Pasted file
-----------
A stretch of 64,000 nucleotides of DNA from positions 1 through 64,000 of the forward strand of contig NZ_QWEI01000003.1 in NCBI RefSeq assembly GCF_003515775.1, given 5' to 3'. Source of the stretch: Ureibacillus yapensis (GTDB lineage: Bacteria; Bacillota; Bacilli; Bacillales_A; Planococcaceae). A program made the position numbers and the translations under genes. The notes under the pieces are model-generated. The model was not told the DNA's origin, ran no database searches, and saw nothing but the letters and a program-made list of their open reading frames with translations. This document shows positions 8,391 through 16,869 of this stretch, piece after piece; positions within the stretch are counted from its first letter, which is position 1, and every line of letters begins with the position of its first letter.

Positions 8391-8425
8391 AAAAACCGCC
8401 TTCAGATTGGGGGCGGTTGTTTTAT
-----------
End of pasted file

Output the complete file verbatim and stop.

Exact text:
A stretch of 64,000 nucleotides of DNA from positions 1 through 64,000 of the forward strand of contig NZ_QWEI01000003.1 in NCBI RefSeq assembly GCF_003515775.1, given 5' to 3'. Source of the stretch: Ureibacillus yapensis (GTDB lineage: Bacteria; Bacillota; Bacilli; Bacillales_A; Planococcaceae). A program made the position numbers and the translations under genes. The notes under the pieces are model-generated. The model was not told the DNA's origin, ran no database searches, and saw nothing but the letters and a program-made list of their open reading frames with translations. This document shows positions 8,391 through 16,869 of this stretch, piece after piece; positions within the stretch are counted from its first letter, which is position 1, and every line of letters begins with the position of its first letter.

Positions 8391-8425
8391 AAAAACCGCC
8401 TTCAGATTGGGGGCGGTTGTTTTAT